Sangha, the “master in command” of a merchant vessel, sued Navi8 Shipmanagement, his former employer, in Texas. To support personal jurisdiction, he cited a number of communications with him in Texas. Citing Walden v. Fiore, 134 S. Ct. 1115 (2014), the Fifth Circuit found those contacts inadequate: “Even though Navig8’s email communications happened to affect Cpt. Sangha while he was at the Port of Houston, this single effect is not enough to confer specific jurisdiction over Navig8.” And the Court found that “Cpt. Sangha’s reliance on the ‘effects’ test of Calder v. Jones, 465 U.S. 783 (1984), is unavailing” — “The proper question is not whether Cpt. Sangha experienced an innjury of effect in a particular location, but whether Navig8’s conduct connects it to the forum in a meaningful way.” Sangha v. Navig8 Shipmanagement, No. 17-20093 (Feb. 5, 2018).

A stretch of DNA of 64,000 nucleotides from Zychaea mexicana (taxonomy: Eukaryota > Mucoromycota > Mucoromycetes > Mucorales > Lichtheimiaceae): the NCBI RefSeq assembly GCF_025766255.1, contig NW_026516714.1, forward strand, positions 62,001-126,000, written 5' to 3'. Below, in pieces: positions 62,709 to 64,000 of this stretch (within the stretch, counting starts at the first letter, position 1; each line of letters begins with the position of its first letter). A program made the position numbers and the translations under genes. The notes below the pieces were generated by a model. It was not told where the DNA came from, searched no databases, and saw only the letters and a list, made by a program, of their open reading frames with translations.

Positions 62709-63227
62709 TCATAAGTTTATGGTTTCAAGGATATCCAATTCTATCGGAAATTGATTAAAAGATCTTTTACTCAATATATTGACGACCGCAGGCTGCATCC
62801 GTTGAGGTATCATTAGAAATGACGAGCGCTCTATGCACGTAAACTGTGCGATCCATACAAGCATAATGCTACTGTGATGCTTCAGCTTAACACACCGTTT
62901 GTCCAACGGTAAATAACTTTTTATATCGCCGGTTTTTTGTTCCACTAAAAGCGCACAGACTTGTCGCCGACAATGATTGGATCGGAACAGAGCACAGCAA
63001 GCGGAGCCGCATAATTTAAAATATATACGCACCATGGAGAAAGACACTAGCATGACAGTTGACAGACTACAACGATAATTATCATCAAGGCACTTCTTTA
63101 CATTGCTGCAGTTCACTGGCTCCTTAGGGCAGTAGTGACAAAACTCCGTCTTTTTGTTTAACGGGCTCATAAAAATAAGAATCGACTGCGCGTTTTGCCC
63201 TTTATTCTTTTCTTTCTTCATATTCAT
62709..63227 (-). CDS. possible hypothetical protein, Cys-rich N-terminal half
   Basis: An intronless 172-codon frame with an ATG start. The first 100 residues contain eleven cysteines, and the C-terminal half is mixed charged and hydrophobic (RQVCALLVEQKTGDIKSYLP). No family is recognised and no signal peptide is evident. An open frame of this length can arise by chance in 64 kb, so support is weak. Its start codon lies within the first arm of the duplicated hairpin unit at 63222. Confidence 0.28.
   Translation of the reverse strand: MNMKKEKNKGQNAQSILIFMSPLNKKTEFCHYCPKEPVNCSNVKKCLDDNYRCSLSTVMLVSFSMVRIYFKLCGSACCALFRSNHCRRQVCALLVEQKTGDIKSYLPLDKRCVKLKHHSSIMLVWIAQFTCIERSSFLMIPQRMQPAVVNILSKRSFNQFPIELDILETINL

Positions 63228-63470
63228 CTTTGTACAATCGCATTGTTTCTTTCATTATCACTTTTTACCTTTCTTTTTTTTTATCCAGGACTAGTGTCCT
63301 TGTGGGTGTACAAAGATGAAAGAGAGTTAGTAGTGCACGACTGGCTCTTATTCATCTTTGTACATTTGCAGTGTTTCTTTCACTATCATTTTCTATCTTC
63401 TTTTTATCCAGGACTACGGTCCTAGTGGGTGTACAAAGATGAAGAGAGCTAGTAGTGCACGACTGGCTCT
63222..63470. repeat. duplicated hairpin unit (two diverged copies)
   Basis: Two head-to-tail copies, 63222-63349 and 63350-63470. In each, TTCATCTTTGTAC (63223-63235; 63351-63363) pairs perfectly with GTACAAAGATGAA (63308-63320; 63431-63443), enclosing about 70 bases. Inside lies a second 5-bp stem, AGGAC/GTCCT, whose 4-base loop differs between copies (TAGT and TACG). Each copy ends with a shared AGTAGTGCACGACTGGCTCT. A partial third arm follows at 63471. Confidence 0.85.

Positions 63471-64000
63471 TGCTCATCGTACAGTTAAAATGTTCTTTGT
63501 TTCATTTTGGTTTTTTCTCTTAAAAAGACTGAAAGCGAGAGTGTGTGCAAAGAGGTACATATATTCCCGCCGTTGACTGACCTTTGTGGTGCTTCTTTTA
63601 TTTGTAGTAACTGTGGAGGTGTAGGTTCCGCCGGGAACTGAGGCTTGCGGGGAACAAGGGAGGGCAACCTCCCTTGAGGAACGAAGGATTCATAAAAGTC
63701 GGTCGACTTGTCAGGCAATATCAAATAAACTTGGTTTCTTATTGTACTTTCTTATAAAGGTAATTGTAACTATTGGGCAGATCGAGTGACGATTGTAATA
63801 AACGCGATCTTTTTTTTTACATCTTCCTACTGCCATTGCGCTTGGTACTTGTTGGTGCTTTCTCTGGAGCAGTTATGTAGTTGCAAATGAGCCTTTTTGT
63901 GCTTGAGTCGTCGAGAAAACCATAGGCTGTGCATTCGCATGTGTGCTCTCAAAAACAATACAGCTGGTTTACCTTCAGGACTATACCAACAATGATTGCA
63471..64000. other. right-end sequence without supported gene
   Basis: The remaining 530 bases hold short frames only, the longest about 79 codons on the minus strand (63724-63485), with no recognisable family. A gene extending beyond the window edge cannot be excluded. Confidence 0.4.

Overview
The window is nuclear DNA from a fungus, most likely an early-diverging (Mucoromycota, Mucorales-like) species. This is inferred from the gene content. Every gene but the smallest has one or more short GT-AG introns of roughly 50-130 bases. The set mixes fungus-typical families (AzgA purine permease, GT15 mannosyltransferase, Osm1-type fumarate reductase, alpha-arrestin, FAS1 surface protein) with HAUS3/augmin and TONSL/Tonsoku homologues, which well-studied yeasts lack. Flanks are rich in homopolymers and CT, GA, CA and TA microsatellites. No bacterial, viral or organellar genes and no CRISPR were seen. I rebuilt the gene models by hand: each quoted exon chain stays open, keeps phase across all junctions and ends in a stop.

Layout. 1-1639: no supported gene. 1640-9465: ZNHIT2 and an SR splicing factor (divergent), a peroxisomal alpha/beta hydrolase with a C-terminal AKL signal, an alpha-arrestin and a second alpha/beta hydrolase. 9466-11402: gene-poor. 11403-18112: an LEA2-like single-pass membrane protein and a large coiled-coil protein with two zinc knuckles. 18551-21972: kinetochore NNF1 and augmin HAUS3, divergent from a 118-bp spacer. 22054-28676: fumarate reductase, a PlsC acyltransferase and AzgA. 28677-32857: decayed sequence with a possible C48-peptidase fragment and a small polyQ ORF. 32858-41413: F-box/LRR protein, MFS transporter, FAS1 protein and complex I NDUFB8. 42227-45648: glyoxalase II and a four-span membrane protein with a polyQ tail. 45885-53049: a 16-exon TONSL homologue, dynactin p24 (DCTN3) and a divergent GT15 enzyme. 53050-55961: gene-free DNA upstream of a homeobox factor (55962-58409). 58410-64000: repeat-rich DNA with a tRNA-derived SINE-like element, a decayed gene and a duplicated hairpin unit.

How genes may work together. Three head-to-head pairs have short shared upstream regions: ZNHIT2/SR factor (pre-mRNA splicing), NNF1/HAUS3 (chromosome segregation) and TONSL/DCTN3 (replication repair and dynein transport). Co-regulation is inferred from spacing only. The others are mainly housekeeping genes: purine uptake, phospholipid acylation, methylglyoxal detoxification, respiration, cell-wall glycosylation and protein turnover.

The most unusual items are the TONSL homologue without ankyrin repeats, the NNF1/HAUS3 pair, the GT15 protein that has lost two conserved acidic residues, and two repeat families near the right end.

Recent Related Posts